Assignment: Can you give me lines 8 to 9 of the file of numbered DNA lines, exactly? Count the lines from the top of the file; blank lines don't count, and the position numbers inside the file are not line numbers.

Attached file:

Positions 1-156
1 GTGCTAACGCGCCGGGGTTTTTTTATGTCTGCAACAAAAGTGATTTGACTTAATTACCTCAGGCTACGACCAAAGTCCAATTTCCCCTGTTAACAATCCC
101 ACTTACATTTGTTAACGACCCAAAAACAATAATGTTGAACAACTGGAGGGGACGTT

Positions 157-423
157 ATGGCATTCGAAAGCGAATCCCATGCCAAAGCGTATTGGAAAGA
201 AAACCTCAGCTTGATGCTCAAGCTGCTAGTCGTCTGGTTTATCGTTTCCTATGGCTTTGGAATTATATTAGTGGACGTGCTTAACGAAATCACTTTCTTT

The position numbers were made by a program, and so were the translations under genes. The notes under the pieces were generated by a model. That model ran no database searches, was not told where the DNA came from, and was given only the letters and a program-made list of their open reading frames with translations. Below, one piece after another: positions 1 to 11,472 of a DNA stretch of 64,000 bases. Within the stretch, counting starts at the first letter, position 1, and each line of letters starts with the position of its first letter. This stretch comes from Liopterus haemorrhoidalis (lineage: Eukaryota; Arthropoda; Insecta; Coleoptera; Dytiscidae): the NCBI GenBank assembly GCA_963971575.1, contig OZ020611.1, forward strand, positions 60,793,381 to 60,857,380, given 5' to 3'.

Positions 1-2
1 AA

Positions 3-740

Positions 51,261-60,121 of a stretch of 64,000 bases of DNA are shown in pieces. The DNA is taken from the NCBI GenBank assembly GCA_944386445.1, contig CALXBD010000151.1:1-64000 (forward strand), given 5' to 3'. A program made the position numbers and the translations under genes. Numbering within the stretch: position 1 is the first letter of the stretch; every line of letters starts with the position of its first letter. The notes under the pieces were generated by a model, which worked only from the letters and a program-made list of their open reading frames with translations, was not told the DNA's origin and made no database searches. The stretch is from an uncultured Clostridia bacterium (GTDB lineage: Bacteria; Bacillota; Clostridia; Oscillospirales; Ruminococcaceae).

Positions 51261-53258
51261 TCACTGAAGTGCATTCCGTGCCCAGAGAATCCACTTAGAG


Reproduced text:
Positions 1-2
1 AA